Sketches Of

Tennessee's Pioneer Baptist Preachers


(pages  341 - 345)

David F., son of Absalom and Winnie C. Manly, was born in Grainger County, Tenn., September 7, 1841. He obtained the rudiments of an English education from the public school of his native county. Later he attended one term of a high school. His education, for the most part, was dug out of men and books, denominational papers and other literature from the religious press. He was a diligent student and always learning in the school of life and experience.

In the month of September, 1865, he was converted, and in March of the following year was baptized, uniting with the Sulphur Springs Church, near Powder Spring Gap, Grainger County. In August, 1866, he was made deacon and served his church in that capacity for ten years. February 1, 1876, he was ordained to the work of the ministry by the Oakland Church, Drs. Jesse Baker and N. B. Goforth, and Elder J. M. Carter constituting the presbytery.

He has served as pastor the following churches: Beaver Creek, Sulphur Spring, Big Valley, New Prospect, Sevierville, Alder Branch, Rocky Valley, Dumplin, Rogersville Junction, Concord, Union, Warwick's Chapel, Boyd's Creek, Pawpaw Hollow, Prospect, Knob Creek, Pleasant Grove, Piedmont, Oakland, Mill Spring, Poplar Spring, and possibly another church or two. As pastor he has trained his churches to support the ministry and to give to every good cause, has taught them their duty to support the gospel at home and abroad. As a result his churches not only supported him but gave liberally to missions and education. He is interested in Christian education, and is a member (1897) of the Board of Trustees of Carson and Newman College. 

In addition to his heavy pastoral work he has held meetings in almost every county in upper East Tennessee. From the date of his ordination to the date of this writing (June 30, '97), a period of twenty-one years, he has "carried," says the record, "four churches at a time, and sometimes five, has conducted 140 revival meetings, witnessed about 3,000 conversions, and has baptized 2,500 persons" into the fellowship of Baptist churches.

Few of our preachers have more calls to officiate at marriages and funerals, or to make public addresses on special occasions.

He is a hard student and a laborious worker, has a voice of great power and endurance, a strong native intellect, is gifted with the orator's temperament, and has an impetuous and forceful delivery.

Considering the amount of pulpit work he has done, especially his excessive labors, over-exertions and exposures in protracted meeting work, he would have been broken down long ago but for his wonderful constitution, his body of iron and nerves of steel. Years ago the doctors told him he would "kill himself preaching"; that unless he put on the brakes he would not "live twelve months." However, he is still alive anti well preserved, is also sobering down, as he grows older and wiser.

Speaking of Brother Manly's stormy delivery, I am reminded of an incident which illustrates a point, which also is a good joke on both the parties concerned. In the first year of my ministry I was helping Brother Manly in a meeting in Knoxville. It was with a congregation that afterwards became the Broadway Church: We were taking it "time about" preaching, but Brother Manly, being my senior in the ministry and more experienced, had charge of the meeting. One of the members, a good sister, who had been a regular attendant, dropped out of the meeting, and the preachers, hearing she had become suddenly ill, went to her home to see her. We found her in bed but not seriously ill. We were soon engaged in a triangular conversation, which centered upon the interests of the meeting, the good sister on the bed punctuating her remarks and ours with an occasional expression of pain. The conversation, at length, drifting a little from the main subject to other related matters, we discussed the different styles of preachers and preaching, the different fancies and the unaccountable tastes of people, some preferring sweetness and light in a preacher, others being partial to the loud and noisy preacher. The writer, using an illustration from nature, made the unfortunate remark, that it was the lightning, not the thunder, that killed. Brother Manly said, "Yes, that is so." Our good sister chimed in: "That's what they say. But I like to hear the thunder roar. Brother Manly, I like to hear you preach." We were both a little embarrassed but said nothing.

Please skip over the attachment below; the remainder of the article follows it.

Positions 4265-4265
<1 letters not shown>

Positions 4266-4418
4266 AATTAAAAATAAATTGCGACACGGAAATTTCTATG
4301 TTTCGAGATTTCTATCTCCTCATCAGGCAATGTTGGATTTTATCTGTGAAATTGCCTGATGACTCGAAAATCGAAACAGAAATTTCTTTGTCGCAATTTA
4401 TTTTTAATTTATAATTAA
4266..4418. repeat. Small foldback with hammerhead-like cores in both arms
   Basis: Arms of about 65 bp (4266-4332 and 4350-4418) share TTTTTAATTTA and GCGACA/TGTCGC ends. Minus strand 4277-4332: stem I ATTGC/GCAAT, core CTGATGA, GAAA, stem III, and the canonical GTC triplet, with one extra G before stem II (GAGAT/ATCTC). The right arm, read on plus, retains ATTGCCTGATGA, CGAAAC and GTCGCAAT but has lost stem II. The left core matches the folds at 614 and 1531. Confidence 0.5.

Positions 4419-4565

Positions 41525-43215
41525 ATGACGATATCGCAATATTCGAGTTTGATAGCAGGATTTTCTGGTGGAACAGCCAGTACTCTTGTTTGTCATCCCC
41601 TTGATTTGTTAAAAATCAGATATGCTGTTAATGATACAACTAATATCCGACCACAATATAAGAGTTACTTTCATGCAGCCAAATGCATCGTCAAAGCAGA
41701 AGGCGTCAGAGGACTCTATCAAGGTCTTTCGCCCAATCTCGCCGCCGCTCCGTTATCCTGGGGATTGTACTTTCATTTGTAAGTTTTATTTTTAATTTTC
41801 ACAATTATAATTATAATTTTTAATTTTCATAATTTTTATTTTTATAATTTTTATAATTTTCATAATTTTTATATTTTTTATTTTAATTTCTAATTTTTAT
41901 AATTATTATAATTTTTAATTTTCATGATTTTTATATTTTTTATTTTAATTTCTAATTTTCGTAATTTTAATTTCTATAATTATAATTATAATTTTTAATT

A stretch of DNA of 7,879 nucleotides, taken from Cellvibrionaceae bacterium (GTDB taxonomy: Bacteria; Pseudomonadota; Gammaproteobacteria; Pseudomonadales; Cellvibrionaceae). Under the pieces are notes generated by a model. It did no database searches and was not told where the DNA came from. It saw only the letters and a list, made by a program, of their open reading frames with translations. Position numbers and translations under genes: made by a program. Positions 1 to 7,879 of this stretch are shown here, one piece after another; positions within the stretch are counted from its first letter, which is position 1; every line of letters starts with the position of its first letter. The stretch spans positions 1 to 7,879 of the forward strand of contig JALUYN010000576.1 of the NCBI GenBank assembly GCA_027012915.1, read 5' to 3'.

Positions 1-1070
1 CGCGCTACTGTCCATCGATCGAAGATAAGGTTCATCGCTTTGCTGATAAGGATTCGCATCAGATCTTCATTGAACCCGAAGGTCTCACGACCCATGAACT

April 19, 1860, D. F. Manly and Katherine Hudson, daughter of James T. Hudson, of Jefferson County, were united in marriage. These thirty-seven years she has "tarried by the stuff," while her husband has continually "gone down to the battle."

He has been living at Dumplin for several years, is in his 37th year, and renewing his youth. At present he is pastor of Piedmont, Mill Spring and Knob Creek churches, and is considering calls to other fields.

The above sketch, written and published in 1897, is a partial and imperfect record of the active and useful life of one of our most successful preachers, who fell on sleep, January 28, 1913, and was buried at Piedmont, where he had wrought heroically for a number of years in building up the Master's cause.


Burnett, J .J.  Sketches of  Tennessee's Pioneer Baptist Preachers.  Nashville, Tenn.:  Press of Marshall & Bruce Company, 1919.


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